Enjoying the Good Life in a Mean Country

This morning the Washington Post broke the news that Barack Obama got a sub-market interest rate when he took out a mortgage to buy his Chicago mansion in 2005:

The freshman Democratic senator received a discount. He locked in an interest rate of 5.625 percent on the 30-year fixed-rate mortgage, below the average for such loans at the time in Chicago. The loan was unusually large, known in banker lingo as a “super super jumbo.” Obama paid no origination fee or discount points, as some consumers do to reduce their interest rates.

Compared with the average terms offered at the time in Chicago, Obama’s rate could have saved him more than $300 per month.

Obama’s loan came from Northern Trust, whose employees have also donated $71,000 to Obama’s campaign. This is, of course, the same home purchase in which Obama was assisted by his fundraiser, convicted felon Tony Rezko, who bought the adjacent lot for the seller’s full asking price, while Obama paid $300,000 less than the asking price to the same seller for the house.

It has come to light that several Democratic Senators availed themselves of sub-market mortgages under circumstances that are more or less suspicious. Obama is in that rather tawdry category.

What is most striking to me, though, is not that Obama shaved a fraction of a point off his mortgage by being a politically powerful customer. It is, rather, the rapidity with which Obama was able to turn his ascension to the Senate into material wealth. The Post describes the Obamas’ mansion, purchased just a few months after Obama became a Senator:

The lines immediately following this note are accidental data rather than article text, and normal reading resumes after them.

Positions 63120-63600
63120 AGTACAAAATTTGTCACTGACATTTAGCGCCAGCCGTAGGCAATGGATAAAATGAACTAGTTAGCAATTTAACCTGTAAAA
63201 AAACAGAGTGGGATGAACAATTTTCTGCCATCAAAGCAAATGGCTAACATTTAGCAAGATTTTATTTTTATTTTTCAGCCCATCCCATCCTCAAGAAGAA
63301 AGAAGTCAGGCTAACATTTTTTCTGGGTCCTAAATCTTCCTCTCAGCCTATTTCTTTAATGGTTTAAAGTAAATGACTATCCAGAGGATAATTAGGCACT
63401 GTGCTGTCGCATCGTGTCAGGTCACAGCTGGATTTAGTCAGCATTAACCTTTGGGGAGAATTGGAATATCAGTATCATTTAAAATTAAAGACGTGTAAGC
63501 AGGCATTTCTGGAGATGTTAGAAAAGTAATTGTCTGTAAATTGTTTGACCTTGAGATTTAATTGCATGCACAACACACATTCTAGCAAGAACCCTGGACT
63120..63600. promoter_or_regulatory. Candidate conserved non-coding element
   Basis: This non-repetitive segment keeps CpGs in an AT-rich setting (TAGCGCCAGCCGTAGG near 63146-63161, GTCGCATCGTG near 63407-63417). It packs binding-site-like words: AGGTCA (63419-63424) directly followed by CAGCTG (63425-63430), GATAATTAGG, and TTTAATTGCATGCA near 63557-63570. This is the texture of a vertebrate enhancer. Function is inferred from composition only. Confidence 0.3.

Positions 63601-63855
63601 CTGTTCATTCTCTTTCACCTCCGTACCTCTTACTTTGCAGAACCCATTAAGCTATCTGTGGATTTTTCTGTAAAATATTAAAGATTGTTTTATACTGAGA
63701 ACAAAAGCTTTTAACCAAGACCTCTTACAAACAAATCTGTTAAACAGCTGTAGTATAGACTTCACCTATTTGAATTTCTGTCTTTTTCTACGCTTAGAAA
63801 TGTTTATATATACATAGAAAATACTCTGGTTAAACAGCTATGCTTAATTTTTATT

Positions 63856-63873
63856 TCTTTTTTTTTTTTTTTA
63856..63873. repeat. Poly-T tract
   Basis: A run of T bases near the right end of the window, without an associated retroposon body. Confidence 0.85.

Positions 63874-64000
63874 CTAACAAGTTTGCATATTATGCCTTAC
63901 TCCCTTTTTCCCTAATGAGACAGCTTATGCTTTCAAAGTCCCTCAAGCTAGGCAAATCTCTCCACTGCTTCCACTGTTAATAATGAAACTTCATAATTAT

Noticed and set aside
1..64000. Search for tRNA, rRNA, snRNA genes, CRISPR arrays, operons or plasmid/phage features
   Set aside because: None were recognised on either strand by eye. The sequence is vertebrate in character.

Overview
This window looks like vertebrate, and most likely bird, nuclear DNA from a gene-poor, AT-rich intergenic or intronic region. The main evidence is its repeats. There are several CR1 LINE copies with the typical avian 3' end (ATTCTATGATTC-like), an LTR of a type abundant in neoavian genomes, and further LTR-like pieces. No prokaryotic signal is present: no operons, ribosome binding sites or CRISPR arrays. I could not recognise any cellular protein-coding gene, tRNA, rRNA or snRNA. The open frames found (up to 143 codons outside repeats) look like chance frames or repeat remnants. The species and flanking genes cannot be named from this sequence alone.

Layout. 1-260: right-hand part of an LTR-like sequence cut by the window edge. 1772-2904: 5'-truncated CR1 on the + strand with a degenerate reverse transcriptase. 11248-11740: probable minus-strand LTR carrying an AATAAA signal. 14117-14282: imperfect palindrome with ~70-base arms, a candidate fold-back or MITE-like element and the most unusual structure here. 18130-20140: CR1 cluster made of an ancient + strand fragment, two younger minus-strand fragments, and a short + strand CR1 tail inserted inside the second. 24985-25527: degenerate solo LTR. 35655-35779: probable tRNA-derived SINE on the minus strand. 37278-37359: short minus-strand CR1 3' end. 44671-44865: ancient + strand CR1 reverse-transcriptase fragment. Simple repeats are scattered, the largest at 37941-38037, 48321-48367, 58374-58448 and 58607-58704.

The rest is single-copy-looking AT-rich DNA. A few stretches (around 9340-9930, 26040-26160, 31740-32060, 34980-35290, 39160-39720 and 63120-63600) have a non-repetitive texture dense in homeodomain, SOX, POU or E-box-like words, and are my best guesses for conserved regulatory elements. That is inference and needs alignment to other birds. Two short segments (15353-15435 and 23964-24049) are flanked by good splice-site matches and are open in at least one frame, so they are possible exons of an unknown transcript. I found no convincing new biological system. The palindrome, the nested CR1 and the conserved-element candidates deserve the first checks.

The couple wanted to step up from their $415,000 condo. They chose a house with six bedrooms, four fireplaces, a four-car garage and 5 1/2 baths, including a double steam shower and a marble powder room. It had a wine cellar, a music room, a library, a solarium, beveled glass doors and a granite-floored kitchen.

How were the Obamas able to afford this on a Senator’s $162,000 salary? They weren’t, of course. But in January 2005, the same month in which Obama assumed his Senate seat, Random House “agreed to reissue an Obama memoir, for which it originally paid $40,000, as part of a $2.27 million deal that included two future nonfiction books and a children’s book.” How does an author who has never sold many books get a multi-million dollar book deal? By being an up-and-coming Democratic Senator.

Then there is Michelle Obama, whose salary doubled to over $300,000 when her husband was elected to the Senate. It was the Random House book deal, together with Michelle’s newly-discovered value to her employer, that paid for the Obamas’ Chicago mansion.

You can draw your own conclusions from all of this. It strikes me that Barack Obama is a very old-fashioned politician. He is a powerful man, and he expects the world to kiss his ring and shower him with money and other good things. This is a Chicago tradition, I guess, and it’s not hard to understand.

What’s a bit harder to make sense of is Michelle Obama’s attitude. She says that America is a “downright mean country.” Is this an insight that she had while sitting in her double steam shower? Or perhaps while fetching a prime vintage from her wine cellar, or musing in her solarium, or applying makeup in her marble powder room, or treading the granite floor in her kitchen? It’s hard to say. Maybe it’s just another instance of liberal guilt. But since Barack is as nakedly on the make as any politician in modern American history, the Obamas should perhaps drop the pose.

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